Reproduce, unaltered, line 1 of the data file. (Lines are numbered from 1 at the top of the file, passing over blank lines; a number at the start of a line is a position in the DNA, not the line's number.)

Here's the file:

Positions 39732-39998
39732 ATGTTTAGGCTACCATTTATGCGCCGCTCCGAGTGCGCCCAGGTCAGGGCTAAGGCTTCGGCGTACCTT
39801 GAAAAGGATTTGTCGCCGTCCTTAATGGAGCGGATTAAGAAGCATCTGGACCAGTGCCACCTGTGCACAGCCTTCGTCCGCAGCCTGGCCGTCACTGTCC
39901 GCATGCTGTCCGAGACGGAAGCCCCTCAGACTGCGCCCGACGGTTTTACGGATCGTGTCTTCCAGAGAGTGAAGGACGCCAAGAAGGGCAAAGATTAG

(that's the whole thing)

Positions 39732-39998